I'm Dixie. 50+ Biology and health educator, qigong practitioner, beauty and wellness founder, empty nester, and all round life lover.

4 Ways Sleep Supports The Health Of Your Skin During Menopause And Always

There’s no doubt that the menopausal process can take a toll on your sleep routine, with night sweats sometimes making it difficult to get consistent and quality sleep. Trust me. I know all too well how a night sweat can wake you out of peaceful slumber. Though I’m in post-menopause now, it still happens. Albeit, not as frequently. Call it beauty sleep. Call it restorative sleep. Whatever you call it, know that quality sleep is necessary for optimum health and well-being. In this blog, I’ll be sharing four ways sleep supports the health of your skin.

As you may already know, the decline of estrogen and progesterone can cause skin dryness, itching, and irritation to substances and some fabrics. So taking appropriate action to maintain the health of your skin during the menopausal phase is very important.

Experts suggest a maximum of seven to eight hours of sleep. For me, seven works optimally, but I can also function productively with six hours. While you sleep, many biological processes take place, including ones that maintain the health of your skin. Here are a few reasons why getting quality sleep should be a top priority on your menopausal care list.

4 Ways Sleep Supports Your Skin


When you’re sleeping, the skin cells renew at twice their regular rate. Though the numbers are inconsistent, it is a fact that somewhere between the hours of 9 pm and 2 am, cell division occurs and peaks. That means new cells are being made to replace old aging ones. Good for the skin? Yeah!


The skin is our largest organ and is made up of over 1 trillion cells. During sleep, there is a reverse in cellular damage. Cortisol drops and repairs damage that may have occurred during the day, i.e. UV. Lack of sleep causes cortisol levels to rise and this can cause inflammation in the body, which can then cause symptoms to show up on the skin. So aiming for at least 7 hours of sleep nightly can be most beneficial to your skin and overall health.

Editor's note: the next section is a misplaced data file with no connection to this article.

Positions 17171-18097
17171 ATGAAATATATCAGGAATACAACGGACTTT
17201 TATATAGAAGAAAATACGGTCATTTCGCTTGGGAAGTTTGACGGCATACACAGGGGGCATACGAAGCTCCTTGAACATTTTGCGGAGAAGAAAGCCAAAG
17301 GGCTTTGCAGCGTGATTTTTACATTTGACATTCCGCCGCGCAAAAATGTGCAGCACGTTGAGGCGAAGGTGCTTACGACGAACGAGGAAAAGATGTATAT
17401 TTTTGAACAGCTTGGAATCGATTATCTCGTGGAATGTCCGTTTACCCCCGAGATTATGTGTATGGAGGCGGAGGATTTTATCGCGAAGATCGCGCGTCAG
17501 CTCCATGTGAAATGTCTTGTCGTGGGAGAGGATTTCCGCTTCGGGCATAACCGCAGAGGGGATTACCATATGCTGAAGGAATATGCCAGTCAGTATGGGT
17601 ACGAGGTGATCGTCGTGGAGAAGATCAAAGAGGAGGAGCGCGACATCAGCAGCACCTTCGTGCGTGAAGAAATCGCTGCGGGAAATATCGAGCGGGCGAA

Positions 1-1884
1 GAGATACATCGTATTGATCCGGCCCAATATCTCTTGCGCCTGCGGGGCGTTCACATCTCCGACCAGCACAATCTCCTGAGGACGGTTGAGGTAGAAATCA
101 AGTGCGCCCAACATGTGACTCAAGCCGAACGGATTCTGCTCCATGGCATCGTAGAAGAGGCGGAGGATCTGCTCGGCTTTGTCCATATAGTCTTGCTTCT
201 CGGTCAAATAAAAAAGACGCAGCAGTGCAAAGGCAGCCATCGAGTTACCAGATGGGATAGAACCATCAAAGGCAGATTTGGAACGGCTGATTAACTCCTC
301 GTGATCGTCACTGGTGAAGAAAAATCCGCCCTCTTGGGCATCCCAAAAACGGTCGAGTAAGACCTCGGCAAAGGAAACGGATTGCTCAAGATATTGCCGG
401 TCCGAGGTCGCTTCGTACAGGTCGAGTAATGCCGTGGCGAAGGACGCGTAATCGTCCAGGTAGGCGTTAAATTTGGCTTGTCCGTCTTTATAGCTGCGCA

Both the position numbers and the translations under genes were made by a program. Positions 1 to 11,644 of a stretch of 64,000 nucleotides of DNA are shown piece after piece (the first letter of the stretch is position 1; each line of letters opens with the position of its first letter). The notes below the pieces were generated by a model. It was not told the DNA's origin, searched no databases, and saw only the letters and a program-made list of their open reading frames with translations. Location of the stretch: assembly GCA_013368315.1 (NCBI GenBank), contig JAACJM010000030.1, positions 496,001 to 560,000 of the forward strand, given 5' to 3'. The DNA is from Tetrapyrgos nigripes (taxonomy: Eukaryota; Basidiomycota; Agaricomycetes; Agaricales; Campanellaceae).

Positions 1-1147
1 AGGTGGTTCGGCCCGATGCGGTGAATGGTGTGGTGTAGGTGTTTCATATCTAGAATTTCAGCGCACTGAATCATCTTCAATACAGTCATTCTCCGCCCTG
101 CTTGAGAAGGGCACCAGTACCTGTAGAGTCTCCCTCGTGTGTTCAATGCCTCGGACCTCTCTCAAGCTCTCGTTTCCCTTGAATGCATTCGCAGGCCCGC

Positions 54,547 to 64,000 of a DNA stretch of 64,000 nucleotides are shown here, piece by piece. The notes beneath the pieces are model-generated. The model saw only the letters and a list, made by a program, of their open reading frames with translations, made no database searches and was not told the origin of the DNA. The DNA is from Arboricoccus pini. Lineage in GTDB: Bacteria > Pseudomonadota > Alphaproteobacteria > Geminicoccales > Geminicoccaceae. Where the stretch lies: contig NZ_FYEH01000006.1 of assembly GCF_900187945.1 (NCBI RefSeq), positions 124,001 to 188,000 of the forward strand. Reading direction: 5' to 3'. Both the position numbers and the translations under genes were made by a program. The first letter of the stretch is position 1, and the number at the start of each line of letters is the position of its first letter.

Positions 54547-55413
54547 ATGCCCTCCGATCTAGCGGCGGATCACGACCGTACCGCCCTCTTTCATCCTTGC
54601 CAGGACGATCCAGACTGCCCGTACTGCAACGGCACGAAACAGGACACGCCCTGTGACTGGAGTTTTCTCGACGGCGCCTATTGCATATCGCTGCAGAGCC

As we get older collagen begins to decline. According to the American Academy of Dermatology, women lose approximately 30% of their collagen within the first years of menopause. After that, the decline is more gradual. Women lose about 2% of their collagen ever year for the next 20 years. Collagen is a protein found in the skin. It helps cells stick together and gives our skin/face a plump, youthful appearance. However, as we age, collagen begins to decrease. In fact, collagen begins to slowly decrease around the age of 25. Don’t panic. Slowly. While sleeping the skin increases collagen production, which supports plumper skin and as a result, fewer fine lines and wrinkles. Yes, wrinkles are beautiful and proof of a life well-lived, but let it happen naturally, not because of a lack of sleep.


Melatonin protects the skin from free radical damage. Basically, it stimulates the body’s production of antioxidants while you’re sleeping. For this reason, melatonin is known as the “anti-aging” antioxidant. We prefer to call it a “well-aging” antioxidant. We can’t stop the aging process, nor do we want to (speaking for us). But with increased melatonin production when we’re sleeping, cells can enjoy optimum conditions to thrive.

During menopause, melatonin production also declines, and this can leave the skin more susceptible to UV harm and the visible signs of damage like sun spots for some and pre-mature wrinkling.

Don’t forget to sign up for my newsletter for notifications. I’ll be posting another blog on ways to improve sleep. The bottom line is that quality sleep supports your skin’s health, especially during the menopausal phase. How is your quality of sleep? What tips can you offer for restful and restorative sleep?

I'm a teacher, beauty/wellness founder, and Qigong Instructor. My work exists to support women and people experiencing the menopausal transition on their health and wellness journey. I believe in the sacredness, wholeness, and expansiveness of well-being and the menopausal passage, and I care deeply about teaching and creating experiences and safe spaces that provide support.

I'm Dixie Lincoln-Nichols

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